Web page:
How To Extract Value From IoT-Enabled Engineering And Supply Chains

The promise of IoT’s impact on manufacturing is profound, but extracting real, applicable and relevant value from your IoT-enabled engineering and supply chains is a considerable challenge.

Ever since the engineering industry coined the term Industrial Internet of Things (IIoT) a few years ago, many variations on the theme have been born: Industry 4.0, smart factories, the IT-OT convergence, the fourth industrial revolution. Industry conferences were planned. Promises were made. Billions of “dumb” devices waited to get “smart.” 

When digital technologies began affecting products and machines, they became interoperable, increasingly intelligent, more autonomous, more mobile and easier to operate. And all of this was good news. So why is the promise of IoT still elusive?

Most companies suffer from a gap between the strategic intent of Internet of Things (IoT) capabilities and their on-the-ground implementations. The reality is that new, smart products are not enough. The focus has to expand beyond individual products into the entire value chain and across entire business models. Companies that are able to expand their focus in this way garner faster time to market, increased flexibility and higher efficiency.

To extract value from IoT-enabled engineering and supply chains, enterprises should consider the following Top 5 points.

  1. Consider new business models. In pay-per-use models, manufacturers do not purchase the machine itself, they purchase its output. Xerox offers Printing-as-a-Service, Michelin offers tires-per-mile and Rolls-Royce offers engines on a “power-by-the-hour” basis. As IoT-enabled engineering systems generate information, they create opportunities for new revenue and growth. In the product-as-a-service model, responsibility for operations and maintenance shifts to the original equipment manufacturer (OEM), necessitating close partnerships with engineering services providers and contracts built on more specific service-level agreements and more comprehensive managed services.
  2. Review your maintenance strategy. Enterprises spend trillions of dollars every year on assets they already own. Condition monitoring and analytics-enabled predictive maintenance solutions powered by IoT platforms — particularly those solutions that can significantly reduce engineering implementation and support costs — are showing they can improve uptime, extend asset longevity, reduce maintenance costs and improve safety. Offerings such as Asset Availability-as-a-Service can reduce the total cost of ownership and derive maximum value from the asset over its lifetime. IoT-enabled supply chains and asset management capabilities are turning Maintenance, Repair and Operations (MRO) partners into strategic differentiators.
  3. Create next-generation Manufacturing Operations Management (MOM). Even with the increased adoption of IoT, most factories still contain multiple generations of systems in which 30-year-old products must somehow converge with newer technologies. What does this mean for gathering production information? Traditional MOM allows manufacturers to plan, schedule, track, analyze and direct their operations. Modern MOM calls for a platform that uses smart machines and materials that can aggregate process data to integrate with internal and external networks. The enterprise control automation standard ISA-95 is likely to disappear and a new service-oriented architecture (SOA) will ensure each asset is properly maintained and available to meet the customer’s service level. This will require a transition to an interconnected, real-time, adaptive, decentralized and self-optimizing production and logistics system.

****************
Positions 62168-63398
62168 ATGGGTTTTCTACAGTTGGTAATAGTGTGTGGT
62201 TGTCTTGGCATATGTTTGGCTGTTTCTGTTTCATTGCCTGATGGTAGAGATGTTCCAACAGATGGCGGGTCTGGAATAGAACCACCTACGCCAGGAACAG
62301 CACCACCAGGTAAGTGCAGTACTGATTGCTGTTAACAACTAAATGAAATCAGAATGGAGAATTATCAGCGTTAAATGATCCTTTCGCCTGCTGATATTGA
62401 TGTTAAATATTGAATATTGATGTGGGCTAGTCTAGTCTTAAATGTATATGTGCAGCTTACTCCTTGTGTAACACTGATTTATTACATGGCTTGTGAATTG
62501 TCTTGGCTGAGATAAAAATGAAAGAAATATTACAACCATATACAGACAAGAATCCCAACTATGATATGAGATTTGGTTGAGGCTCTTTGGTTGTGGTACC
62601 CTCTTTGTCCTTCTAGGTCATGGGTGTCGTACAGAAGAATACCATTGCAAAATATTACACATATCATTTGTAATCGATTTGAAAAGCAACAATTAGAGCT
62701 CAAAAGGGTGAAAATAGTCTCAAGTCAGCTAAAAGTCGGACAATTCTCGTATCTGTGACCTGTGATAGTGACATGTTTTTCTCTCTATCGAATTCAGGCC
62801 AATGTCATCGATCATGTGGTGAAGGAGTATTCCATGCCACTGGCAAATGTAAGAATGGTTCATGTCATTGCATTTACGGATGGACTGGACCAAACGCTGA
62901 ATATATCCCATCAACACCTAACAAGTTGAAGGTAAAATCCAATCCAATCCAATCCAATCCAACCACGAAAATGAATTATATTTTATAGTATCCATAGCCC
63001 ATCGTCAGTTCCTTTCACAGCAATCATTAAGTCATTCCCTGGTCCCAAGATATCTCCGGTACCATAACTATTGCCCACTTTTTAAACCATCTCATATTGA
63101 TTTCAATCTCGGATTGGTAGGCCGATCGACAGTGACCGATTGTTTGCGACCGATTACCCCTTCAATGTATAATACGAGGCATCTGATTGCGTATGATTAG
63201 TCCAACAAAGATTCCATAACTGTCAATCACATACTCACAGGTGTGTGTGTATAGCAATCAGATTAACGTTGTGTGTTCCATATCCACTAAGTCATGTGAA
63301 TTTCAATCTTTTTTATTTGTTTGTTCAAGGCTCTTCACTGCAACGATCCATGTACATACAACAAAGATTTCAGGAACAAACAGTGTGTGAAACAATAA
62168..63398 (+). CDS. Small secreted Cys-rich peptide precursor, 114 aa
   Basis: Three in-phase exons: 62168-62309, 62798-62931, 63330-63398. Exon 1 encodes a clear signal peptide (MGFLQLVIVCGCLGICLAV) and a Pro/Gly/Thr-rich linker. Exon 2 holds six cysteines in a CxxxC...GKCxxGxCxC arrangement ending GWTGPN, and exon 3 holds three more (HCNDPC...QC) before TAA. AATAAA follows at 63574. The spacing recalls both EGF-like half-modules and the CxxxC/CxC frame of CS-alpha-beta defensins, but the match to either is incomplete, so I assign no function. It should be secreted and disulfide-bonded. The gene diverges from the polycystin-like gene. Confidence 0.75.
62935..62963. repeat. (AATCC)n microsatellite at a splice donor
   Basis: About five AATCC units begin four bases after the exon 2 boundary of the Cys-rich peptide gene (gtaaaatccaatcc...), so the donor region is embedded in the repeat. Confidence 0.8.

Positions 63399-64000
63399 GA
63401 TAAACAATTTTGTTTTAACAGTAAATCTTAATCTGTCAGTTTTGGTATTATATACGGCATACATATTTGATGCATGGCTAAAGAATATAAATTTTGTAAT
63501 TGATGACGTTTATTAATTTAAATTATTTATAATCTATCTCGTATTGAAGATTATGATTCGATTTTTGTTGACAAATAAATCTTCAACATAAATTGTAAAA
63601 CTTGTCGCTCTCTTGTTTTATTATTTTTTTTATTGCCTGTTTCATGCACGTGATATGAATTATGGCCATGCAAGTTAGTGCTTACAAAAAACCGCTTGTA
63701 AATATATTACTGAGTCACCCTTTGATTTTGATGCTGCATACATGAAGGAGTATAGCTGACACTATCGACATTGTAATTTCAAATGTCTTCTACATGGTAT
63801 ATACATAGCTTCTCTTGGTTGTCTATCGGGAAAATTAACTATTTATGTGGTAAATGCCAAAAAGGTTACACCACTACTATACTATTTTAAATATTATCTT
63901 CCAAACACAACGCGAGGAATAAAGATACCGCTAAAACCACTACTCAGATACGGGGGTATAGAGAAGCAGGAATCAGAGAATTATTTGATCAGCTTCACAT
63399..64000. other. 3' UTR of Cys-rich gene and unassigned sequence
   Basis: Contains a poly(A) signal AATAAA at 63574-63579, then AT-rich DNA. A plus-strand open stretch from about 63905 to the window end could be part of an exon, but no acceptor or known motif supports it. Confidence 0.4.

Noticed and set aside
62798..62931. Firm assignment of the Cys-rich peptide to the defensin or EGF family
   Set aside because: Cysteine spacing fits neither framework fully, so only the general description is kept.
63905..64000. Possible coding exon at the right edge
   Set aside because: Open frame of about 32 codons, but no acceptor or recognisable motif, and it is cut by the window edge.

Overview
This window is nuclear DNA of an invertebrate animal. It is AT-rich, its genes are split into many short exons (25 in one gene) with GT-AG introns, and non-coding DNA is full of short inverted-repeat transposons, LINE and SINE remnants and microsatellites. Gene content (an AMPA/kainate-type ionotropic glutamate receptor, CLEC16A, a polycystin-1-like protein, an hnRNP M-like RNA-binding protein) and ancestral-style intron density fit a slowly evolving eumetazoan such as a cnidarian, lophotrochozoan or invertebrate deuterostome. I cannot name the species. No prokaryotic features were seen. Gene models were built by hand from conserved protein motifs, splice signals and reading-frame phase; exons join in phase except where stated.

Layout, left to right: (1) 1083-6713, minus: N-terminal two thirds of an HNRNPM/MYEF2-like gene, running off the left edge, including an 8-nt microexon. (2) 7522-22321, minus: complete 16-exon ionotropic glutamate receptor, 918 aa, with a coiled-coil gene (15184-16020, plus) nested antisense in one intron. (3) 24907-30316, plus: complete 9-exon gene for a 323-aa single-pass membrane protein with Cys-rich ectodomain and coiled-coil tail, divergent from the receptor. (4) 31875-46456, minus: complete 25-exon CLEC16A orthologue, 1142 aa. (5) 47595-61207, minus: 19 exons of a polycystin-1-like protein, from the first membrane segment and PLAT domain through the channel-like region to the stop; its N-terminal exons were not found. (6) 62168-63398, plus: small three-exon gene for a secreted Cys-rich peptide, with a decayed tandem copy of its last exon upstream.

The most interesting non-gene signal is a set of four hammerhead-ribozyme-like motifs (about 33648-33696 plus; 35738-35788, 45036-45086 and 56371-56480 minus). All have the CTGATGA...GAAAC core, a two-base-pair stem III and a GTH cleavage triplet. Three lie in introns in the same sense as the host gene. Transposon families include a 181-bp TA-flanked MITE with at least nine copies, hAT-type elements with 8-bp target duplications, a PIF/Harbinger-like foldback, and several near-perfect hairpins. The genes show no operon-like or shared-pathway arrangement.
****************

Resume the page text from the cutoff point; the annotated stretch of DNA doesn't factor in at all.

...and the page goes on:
4. Rationalize engineering applications and optimize infrastructure. Too many organizations have programs and budgets to launch smart products but lack the tools and infrastructure on which to develop and maintain these products over time. The operation, management and infrastructure of many engineering tools like computer-aided design (CAD) and computer-aided engineering (CAE) require high-performance computing (HPC) managed by different suppliers. Meanwhile, companies have a plethora of legacy tools and different licensing models they must integrate into their production processes so they can react to changing demands in capacity. This requires rethinking engineering infrastructure strategies. CAE-as-a-Service can enable hybrid-cloud platforms for business groups to realize the benefits of shared services while they offload virtualization, HPC solutions and license management to a capable service provider at a reduced cost.
  5. Use software and mobility to make agility a new source of value. As companies across industries become more and more involved in making their own software, they must reconfigure themselves into start-up-like businesses to be more agile, focused and lean. This means thinking in fresh ways about combining products, services and data to create entirely new businesses, and using smart products to increase the asset-turnover ratio, leading to higher sales generated for every dollar of capital spent. Ask yourself: are we just building on and extending existing platforms or are we creating new platforms? If so, what will they be? Consider the following three strategic initiatives:

The promise of IoT’s impact on manufacturing is profound, but extracting real, applicable and relevant value from your IoT-enabled engineering and supply chains is a considerable challenge.

Sampath Kumar is a Partner at Information Services Group (ISG). Vishnu Andhare is a Senior Consultant with Information Services Group (ISG).

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